The performativity of routines: Theorising the influence of artefacts and distributed agencies on routines dynamics
AbstractDrawing from advances in Organisational Studies and recent debates within Economic Sociology and the Sociology of Financial Markets, this paper proposes a theoretical framework that characterises the mutual adaptation between formal routines and rules, on one hand, and actual performances, on the other, as iterative cycles of framing, overflowing and reframing of knowledge inputs and actions. This framework, combined with the ethnographic observation of the 'engineering freeze' process at a leading automotive manufacturer, allows us to advance Routine Theory by (1) capturing the dynamics of convergence and divergence between procedures and performances; and (2) improving our understanding of the influence of artefacts and distributed agencies on routine evolution.
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Bibliographic InfoArticle provided by Elsevier in its journal Research Policy.
Volume (Year): 37 (2008)
Issue (Month): 5 (June)
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- Martha S. Feldman, 2003. "A performative perspective on stability and change in organizational routines," Industrial and Corporate Change, Oxford University Press, vol. 12(4), pages 727-752, August.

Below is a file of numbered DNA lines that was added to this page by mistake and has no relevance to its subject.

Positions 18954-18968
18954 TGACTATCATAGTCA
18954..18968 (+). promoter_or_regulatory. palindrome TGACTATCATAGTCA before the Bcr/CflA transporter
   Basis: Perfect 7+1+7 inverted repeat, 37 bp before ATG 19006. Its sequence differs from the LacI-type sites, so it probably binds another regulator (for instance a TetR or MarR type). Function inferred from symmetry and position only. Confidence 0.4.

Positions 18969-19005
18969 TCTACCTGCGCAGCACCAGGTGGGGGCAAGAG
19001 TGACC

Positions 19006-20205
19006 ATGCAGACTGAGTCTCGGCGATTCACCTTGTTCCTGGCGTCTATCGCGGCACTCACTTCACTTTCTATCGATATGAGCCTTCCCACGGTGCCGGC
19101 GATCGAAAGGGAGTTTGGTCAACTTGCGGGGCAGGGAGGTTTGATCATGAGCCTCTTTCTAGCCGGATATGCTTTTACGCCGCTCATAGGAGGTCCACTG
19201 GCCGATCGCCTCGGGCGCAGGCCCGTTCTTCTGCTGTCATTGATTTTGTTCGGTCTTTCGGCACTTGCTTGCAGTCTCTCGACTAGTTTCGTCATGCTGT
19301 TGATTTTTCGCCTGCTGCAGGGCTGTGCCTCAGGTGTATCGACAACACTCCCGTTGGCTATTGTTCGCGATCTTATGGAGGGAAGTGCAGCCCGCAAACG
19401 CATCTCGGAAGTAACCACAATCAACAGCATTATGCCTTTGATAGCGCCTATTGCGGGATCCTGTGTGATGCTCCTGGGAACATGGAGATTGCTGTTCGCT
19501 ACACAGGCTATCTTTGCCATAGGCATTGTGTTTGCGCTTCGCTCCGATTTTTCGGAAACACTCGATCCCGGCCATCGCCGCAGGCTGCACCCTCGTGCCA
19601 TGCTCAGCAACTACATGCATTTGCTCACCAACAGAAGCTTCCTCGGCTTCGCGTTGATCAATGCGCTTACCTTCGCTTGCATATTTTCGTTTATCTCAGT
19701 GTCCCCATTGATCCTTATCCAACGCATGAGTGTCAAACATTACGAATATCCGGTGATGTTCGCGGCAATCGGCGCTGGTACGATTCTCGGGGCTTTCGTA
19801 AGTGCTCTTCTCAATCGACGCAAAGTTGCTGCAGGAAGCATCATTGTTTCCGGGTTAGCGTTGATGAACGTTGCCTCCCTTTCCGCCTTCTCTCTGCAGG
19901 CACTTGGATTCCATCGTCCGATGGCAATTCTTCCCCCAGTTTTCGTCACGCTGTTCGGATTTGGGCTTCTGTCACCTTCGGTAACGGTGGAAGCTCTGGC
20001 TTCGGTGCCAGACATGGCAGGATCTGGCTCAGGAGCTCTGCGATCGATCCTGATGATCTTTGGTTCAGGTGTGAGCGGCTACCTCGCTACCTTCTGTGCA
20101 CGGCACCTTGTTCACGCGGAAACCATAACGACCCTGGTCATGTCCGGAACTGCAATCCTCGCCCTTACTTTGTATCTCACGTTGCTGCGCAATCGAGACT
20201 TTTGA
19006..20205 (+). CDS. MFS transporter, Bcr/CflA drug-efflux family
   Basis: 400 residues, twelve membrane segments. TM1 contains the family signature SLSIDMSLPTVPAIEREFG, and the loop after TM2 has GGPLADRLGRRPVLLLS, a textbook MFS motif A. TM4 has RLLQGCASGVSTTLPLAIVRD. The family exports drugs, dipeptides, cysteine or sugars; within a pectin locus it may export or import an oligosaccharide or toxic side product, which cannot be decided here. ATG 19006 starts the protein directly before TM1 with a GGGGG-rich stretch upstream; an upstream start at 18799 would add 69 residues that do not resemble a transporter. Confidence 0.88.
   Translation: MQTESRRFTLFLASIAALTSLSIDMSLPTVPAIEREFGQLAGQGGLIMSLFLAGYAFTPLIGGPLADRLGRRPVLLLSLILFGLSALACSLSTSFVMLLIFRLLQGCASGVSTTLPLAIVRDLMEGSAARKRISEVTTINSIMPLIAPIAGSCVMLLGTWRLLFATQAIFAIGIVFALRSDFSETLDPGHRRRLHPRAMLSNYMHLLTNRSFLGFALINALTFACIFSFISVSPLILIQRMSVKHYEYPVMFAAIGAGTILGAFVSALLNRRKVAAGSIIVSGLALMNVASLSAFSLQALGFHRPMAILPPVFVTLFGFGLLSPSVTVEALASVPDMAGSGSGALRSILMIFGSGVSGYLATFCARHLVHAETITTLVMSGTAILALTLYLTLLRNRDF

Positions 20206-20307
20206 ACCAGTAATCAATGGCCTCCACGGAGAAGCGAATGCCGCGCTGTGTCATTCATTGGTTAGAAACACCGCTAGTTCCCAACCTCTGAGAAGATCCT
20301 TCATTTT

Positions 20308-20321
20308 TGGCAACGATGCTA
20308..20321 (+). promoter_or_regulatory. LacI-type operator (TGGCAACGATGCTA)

- Patrick Cohendet & Patrick Llerena, 2003. "Routines and incentives: the role of communities in the firm," Industrial and Corporate Change, Oxford University Press, vol. 12(2), pages 271-297, April.
- Markus Becker & Nathalie Lazaric & Richard Nelson & Sidney G. Winter, 2005.
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- Markus C. Becker & Nathalie Lazaric & Richard R. Nelson & Sidney G. Winter, 2005. "Applying organizational routines in understanding organizational change," Industrial and Corporate Change, Oxford University Press, vol. 14(5), pages 775-791, October.
- Brian T. Pentland & Martha S. Feldman, 2005. "Organizational routines as a unit of analysis," Industrial and Corporate Change, Oxford University Press, vol. 14(5), pages 793-815, October.
- Mackenzie, Donald, 2006. "Is Economics Performative? Option Theory and the Construction of Derivatives Markets," Journal of the History of Economic Thought, Cambridge University Press, vol. 28(01), pages 29-55, March.
- Donald MacKenzie, 2006. "An Engine, Not a Camera: How Financial Models Shape Markets," MIT Press Books, The MIT Press, edition 1, volume 1, number 0262134608, June.
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